(transferred to Vigan in the mid-eighteenth century), and Cebu. This structure remained in place throughout the period 1660 to 1815. However, due to an acute shortage of secular priests in the Philippines during the early Spanish colonial period, regular clergy, trained in Spain by their respective orders for missionary service, often found themselves assigned as parish priests. Periodically this situation led to serious tensions over jurisdiction between the religious orders and the ecclesiastical hierarchy.
During the last decades of the seventeenth century, the Habsburg kings of Spain continued to take seriously their role as promoters of the Catholic faith in their colonial possessions, and they looked to the Spanish clergy, especially the friars, to play their part. 'As missionaries, the friars worked within the context of the Spanish colonial policies. They were agents of the State as well as servants of the Church.'1 From the start, the mendicant orders had been intimately involved in the encomienda programme of pacification and colonization. The encomienda system consisted of feudal holdings entrusted by the King of Spain to the colonizers as reward for their services. It was a means for extracting produce and labour services from the conquered indigenous populations in return for their protection. The early friars worked through this system to pursue mass evangelization among pacified and settled native groups.2 The regulars remained a potent force in the Philippine church throughout the Spanish era.
Through the ardour and thoroughness of the early missionaries, Christian communities were established in the lowland Philippines within two or three generations after the Spanish arrival. Both the friars and the Jesuits insisted that neophytes memorize the entire Doctrina Cristiana - a compendium of common Catholic prayers and religious practices - together with the fundamental doctrinal principles. Thus new practices (the sacraments, confessions, penance) and new concepts (the idea of original sin and the idea of salvation) entered the Philippine world. At the same time, converts had to conform to the new Catholic morality, which included the renunciation of polygamy, ritual drinking, chattel-slavery, and usury.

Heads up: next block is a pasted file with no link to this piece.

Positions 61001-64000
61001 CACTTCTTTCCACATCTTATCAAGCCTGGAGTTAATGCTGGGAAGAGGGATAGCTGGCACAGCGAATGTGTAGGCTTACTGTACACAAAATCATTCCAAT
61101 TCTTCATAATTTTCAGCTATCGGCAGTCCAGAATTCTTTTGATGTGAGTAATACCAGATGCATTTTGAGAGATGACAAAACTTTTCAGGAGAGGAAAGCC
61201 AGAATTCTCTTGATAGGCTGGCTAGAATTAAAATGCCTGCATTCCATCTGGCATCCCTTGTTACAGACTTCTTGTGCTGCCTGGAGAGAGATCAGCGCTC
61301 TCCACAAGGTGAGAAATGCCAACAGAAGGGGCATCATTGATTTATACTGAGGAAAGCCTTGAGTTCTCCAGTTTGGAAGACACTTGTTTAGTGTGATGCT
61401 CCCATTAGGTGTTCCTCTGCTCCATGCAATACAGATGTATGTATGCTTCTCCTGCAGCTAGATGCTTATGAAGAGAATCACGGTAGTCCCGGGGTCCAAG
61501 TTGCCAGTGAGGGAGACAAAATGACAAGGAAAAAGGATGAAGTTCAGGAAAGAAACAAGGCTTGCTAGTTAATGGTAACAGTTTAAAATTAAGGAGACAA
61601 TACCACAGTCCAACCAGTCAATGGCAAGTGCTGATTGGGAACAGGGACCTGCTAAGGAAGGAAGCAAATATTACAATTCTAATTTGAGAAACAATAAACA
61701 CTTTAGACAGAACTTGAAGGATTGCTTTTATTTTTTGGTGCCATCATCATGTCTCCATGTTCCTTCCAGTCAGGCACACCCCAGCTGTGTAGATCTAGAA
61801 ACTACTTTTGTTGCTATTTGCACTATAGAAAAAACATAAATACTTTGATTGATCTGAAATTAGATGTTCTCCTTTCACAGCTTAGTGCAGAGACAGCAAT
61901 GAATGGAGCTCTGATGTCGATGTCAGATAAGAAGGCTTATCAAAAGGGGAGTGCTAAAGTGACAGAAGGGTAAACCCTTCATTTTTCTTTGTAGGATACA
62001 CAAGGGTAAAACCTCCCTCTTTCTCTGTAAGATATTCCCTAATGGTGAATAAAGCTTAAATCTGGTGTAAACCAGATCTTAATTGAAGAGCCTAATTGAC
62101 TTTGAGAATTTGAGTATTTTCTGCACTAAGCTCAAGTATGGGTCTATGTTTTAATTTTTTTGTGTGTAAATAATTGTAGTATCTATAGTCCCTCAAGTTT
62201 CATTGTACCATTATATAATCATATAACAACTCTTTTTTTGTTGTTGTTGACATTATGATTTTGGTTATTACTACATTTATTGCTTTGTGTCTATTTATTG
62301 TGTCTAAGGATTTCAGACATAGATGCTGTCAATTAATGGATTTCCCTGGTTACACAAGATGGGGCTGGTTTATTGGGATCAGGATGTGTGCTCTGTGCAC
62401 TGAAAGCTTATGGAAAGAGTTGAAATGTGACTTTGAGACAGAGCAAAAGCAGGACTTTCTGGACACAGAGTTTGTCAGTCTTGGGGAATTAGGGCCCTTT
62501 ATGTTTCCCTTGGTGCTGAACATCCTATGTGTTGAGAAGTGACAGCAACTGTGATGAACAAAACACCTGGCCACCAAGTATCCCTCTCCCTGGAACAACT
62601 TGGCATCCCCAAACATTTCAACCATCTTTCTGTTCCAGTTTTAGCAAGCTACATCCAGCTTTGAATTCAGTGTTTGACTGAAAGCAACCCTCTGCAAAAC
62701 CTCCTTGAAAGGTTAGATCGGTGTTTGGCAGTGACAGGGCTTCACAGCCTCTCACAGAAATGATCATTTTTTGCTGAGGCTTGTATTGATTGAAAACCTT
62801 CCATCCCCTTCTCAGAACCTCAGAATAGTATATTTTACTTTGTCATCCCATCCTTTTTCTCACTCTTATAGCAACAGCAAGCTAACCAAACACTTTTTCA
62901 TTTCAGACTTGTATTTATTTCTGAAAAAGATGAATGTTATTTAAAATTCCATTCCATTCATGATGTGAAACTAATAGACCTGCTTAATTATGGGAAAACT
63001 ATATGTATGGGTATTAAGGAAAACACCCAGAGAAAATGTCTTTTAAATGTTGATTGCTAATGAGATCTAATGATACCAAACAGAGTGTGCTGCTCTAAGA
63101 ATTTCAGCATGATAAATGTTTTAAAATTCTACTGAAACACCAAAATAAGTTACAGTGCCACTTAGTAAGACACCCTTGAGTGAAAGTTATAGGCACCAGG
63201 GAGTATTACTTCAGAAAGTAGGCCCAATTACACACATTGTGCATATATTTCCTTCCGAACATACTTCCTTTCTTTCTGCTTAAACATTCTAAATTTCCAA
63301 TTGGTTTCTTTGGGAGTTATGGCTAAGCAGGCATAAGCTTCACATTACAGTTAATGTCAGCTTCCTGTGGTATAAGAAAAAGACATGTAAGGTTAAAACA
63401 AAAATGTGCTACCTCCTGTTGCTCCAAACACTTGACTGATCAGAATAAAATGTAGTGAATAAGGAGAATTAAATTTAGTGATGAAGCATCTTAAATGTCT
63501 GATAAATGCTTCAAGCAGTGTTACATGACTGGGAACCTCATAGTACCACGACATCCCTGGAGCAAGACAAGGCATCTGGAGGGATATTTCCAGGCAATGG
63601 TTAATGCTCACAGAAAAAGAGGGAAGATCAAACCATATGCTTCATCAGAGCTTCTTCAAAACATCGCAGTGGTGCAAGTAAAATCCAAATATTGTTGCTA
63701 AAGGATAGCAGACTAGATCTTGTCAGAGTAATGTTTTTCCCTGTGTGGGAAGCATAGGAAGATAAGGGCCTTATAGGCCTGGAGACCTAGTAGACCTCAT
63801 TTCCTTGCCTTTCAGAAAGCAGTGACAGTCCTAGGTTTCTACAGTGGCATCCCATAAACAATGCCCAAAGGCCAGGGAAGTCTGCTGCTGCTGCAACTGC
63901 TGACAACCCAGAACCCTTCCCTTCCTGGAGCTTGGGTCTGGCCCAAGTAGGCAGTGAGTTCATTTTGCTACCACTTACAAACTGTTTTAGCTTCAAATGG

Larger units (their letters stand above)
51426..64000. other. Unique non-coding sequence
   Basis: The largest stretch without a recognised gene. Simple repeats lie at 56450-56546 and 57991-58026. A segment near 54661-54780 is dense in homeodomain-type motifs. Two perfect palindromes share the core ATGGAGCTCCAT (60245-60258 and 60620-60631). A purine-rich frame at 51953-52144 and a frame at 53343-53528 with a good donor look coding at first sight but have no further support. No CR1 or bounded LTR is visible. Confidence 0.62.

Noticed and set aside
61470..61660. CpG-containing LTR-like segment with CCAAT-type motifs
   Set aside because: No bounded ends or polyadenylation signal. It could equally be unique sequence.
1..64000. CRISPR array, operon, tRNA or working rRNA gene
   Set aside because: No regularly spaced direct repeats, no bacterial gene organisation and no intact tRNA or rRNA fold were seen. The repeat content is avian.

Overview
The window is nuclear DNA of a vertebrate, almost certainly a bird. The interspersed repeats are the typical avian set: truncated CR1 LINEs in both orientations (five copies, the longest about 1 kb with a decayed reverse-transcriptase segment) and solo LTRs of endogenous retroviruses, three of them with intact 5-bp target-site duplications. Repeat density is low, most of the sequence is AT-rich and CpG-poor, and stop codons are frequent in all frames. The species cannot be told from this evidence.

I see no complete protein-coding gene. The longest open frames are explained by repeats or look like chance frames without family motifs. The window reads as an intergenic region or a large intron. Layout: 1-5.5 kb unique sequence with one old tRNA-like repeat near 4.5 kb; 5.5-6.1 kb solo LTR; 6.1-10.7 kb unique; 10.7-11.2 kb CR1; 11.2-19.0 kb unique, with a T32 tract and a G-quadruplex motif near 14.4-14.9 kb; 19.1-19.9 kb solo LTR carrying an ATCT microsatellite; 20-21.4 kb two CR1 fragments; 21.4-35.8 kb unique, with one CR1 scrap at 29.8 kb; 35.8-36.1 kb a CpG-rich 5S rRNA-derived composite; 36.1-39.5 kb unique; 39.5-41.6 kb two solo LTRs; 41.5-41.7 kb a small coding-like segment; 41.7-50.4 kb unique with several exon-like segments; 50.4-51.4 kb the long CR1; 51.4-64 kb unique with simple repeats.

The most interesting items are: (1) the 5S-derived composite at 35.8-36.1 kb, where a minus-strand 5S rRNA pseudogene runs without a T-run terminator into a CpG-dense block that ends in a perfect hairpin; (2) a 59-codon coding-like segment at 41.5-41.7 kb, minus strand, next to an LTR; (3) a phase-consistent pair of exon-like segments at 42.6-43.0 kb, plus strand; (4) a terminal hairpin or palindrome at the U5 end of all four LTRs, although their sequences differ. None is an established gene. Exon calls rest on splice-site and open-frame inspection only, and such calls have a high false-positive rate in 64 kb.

While the regular clergy played an important part in shaping the beliefs of the neophytes, otherfactors also contributed to the successful evangelization ofthe Philippine lowlands. Charles Macdonald has alerted us to the 'transformative continuity between old religious rituals and present-day Catholicism', which was achieved 'by using the same belief structure within a new framework or by simply transposing a pre-existing structure into a new idiom'. Macdonald argues that some of the later Spanish friars were 'probably simple peasants', who brought with them 'their own brand of folk Christianity, including the
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